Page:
- When you are ready to serve, turn the cooled cake right-side-up on the rack, and run a thin, flexible knife or offset spatula around the outer and inner edges of the pan. Turn the cake out of the pan onto a plate (see Kitchen Tips).
- Make the glaze: pour the sugar into a large mixing bowl. Add the cooking liquid from the oranges, a tablespoon at a time, and mix until the mixture is thick and pourable like glue. Drizzle the glaze over the cake, allow to solidify, and serve.
- When beating egg whites, an impeccably clean bowl is a must; even a bit of grease can decrease their stability. Egg whites will go through several stages as you beat them. At the soft peak stage will be glossy and foamy, retain their basic shape but will droop a bit, and won’t entirely cling to the bowl. Egg whites at the stiff peak stage will be glossy and very firm, will retain their shape and cling to the bowl. They will stand straight up from the overturned beater. Yet they will still be creamy and flexible enough to fold in with other ingredients.
- Folding is a technique for combining two mixtures of differing densities. The lighter mixture, usually egg whites or cream, is poured on top of the heavier mixture, and instead of mixing them around the bowl, the cook gently some of the lighter mixture up from the bottom, catching some of the heavier mixture with it, and very gently turns the whole thing over. Folding rather than beating egg whites into a batter protects the foam and froth created during beating and in doing so, makes the final mixture lighter and fluffier. Here’s a post and video from thekitchn.com that shows just how to do it.
- If your tube pan is nonstick, don’t fret. It really does makes a big difference to use an uncoated pan (non-nonstick if you will) and although it makes my baker-tester-chef-instructor insane if i even suggest this. . . you can still make this cake; it won’t rise as much or be as light in texture. There are a few reasons I recommend that you don’t use a nonstick pan here, and that you don’t grease the pan. First, this cake does best when it cools upside down in the pan, with air circulating under it. The upside-down cooling also allows the cake to deflate less, with no downward pressure on top—a big deal for any egg-foam cake. I also happen to think that it helps those little cells to climb up the wall while baking as well, but food science doesn’t seem to prove me right (yet). At any rate, no matter why it’s better, using either a nonstick surface or a greased pan results in some issues—you obviously can’t cool the cake upside down because it will slide out of the pan (it’s nonstick, after all—that is its whole point) and the maintaining the puff stuff all goes down the, um, tube. In my experience, you will likely get a flatter cake as well, since it can’t cling up the sides. Many “not nonstick” tube pans have little “feet”—which I recommend. They are prongs that stick up from the top that turn into feet more like legs, to be honest) when you turn the cake upside down so air can circulate underneath during cooling. Read more about tube pans here.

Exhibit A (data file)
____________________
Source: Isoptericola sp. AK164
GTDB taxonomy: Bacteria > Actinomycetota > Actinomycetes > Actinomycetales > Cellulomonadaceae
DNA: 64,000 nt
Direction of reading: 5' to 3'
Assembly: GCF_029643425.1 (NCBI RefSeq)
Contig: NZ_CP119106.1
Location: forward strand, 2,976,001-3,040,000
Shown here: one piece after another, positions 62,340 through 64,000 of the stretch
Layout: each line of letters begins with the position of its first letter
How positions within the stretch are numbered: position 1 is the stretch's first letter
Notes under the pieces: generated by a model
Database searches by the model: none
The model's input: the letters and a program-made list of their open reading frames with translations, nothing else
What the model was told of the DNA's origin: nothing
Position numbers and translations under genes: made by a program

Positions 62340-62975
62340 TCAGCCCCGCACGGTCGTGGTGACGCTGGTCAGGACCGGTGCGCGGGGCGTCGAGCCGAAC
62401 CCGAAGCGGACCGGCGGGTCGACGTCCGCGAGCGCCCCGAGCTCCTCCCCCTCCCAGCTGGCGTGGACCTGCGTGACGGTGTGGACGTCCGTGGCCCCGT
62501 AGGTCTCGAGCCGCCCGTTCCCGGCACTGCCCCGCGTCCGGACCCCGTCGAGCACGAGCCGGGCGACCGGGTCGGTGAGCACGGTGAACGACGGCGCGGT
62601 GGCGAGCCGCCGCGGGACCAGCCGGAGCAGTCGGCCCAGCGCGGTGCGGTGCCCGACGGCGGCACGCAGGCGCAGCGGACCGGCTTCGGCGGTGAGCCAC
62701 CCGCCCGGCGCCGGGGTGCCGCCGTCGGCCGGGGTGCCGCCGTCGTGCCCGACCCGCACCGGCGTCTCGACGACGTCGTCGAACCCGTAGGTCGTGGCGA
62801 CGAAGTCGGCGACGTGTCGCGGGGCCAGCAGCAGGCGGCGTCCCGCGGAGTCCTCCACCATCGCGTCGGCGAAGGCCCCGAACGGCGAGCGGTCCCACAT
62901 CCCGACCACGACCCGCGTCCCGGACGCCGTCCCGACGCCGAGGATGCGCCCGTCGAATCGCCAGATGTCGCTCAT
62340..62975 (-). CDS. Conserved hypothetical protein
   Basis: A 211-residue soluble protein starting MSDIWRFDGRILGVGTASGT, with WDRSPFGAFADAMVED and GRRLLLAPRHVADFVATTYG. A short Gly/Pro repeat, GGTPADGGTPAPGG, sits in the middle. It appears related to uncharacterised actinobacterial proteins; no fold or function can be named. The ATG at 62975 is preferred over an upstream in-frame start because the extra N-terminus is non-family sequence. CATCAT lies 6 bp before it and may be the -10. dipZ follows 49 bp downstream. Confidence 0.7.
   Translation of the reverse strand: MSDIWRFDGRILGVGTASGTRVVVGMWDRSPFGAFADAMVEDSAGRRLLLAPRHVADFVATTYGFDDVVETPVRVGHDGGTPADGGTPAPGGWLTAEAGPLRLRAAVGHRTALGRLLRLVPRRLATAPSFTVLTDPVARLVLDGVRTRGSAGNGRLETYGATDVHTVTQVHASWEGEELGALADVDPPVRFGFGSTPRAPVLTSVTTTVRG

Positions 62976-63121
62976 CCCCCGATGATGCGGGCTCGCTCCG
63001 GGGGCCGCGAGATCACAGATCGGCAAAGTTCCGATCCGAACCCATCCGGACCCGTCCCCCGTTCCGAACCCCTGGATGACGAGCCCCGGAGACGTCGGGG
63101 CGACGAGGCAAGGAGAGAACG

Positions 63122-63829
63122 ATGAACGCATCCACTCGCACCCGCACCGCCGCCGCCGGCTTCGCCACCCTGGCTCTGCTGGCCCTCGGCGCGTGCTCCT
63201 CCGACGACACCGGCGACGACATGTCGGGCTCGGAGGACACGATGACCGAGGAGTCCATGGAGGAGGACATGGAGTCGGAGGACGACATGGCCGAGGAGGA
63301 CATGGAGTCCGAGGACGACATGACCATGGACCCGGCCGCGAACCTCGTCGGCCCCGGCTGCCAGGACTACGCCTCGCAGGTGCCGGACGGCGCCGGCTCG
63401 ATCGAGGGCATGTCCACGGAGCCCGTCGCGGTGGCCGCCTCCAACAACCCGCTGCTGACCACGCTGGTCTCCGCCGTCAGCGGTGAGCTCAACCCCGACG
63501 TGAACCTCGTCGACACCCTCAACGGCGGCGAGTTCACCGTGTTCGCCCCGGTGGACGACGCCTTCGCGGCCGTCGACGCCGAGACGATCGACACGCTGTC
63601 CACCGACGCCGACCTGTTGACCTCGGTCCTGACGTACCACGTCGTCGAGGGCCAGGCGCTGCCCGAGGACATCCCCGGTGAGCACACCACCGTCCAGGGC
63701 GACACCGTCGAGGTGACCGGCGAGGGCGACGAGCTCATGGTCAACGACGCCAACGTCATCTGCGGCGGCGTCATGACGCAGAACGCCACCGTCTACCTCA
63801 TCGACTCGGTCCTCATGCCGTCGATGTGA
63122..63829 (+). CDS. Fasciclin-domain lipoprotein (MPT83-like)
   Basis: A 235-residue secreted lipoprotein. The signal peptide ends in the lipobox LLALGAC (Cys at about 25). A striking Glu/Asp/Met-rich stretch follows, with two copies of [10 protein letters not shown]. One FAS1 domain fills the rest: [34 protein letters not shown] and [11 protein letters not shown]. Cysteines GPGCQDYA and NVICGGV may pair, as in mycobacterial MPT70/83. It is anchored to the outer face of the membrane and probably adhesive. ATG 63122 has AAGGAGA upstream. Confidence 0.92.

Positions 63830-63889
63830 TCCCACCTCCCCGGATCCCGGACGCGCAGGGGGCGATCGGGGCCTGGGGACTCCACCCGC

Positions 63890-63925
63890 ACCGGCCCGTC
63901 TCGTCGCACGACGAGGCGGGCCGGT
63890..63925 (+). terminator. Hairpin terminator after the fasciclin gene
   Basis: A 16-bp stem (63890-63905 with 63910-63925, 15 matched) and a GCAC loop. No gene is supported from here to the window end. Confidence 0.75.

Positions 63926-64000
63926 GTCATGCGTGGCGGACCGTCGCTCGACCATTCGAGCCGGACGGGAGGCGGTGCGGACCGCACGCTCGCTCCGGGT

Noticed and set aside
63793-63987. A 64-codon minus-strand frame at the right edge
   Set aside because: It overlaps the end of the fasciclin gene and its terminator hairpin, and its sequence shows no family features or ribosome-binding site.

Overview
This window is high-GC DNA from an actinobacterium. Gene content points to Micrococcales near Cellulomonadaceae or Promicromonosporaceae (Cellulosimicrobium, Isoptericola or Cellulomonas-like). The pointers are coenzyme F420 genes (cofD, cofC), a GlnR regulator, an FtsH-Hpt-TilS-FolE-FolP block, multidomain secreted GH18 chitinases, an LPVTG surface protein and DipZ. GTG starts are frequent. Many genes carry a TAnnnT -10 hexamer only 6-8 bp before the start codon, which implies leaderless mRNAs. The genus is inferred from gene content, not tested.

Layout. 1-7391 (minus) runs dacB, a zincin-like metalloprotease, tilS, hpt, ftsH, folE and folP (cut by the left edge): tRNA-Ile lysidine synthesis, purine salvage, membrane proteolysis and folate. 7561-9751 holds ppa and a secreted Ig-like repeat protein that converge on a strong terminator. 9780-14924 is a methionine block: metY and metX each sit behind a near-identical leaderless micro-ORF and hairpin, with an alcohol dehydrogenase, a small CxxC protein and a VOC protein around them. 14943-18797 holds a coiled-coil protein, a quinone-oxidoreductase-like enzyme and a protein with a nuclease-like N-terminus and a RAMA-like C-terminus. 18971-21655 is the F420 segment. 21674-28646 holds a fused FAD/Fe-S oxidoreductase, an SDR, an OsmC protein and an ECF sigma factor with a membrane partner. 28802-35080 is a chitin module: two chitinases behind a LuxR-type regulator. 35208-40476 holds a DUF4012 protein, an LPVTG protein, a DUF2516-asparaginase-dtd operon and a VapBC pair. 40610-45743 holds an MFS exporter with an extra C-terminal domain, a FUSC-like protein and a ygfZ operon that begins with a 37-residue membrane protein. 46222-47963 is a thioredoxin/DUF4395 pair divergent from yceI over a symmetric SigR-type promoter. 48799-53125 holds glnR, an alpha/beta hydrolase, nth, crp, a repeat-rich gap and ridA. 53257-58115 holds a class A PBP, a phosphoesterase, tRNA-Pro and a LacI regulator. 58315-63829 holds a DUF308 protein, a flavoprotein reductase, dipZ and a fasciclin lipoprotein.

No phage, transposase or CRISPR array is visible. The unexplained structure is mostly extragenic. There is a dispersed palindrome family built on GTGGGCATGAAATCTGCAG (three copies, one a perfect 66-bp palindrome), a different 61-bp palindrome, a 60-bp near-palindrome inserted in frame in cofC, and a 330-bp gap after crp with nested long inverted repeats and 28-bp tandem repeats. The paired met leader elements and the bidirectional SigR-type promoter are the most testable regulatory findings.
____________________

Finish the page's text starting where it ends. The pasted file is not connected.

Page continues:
- To invert this cake onto a cooling rack or plate, place the rack or plate on top of the pan. Then with an oven mitt, hold the pan firmly with one hand. Slide your other hand under the bottom of the pan (also with an oven mitt if necessary) and press firmly. Turn the whole thing over quickly, still pressing firmly with both hands, so that the bottom of the pan faces up. Set it down. At this point you can cool the cake in the upside-down pan or lift off the pan. If necessary tap it lightly to release the cake.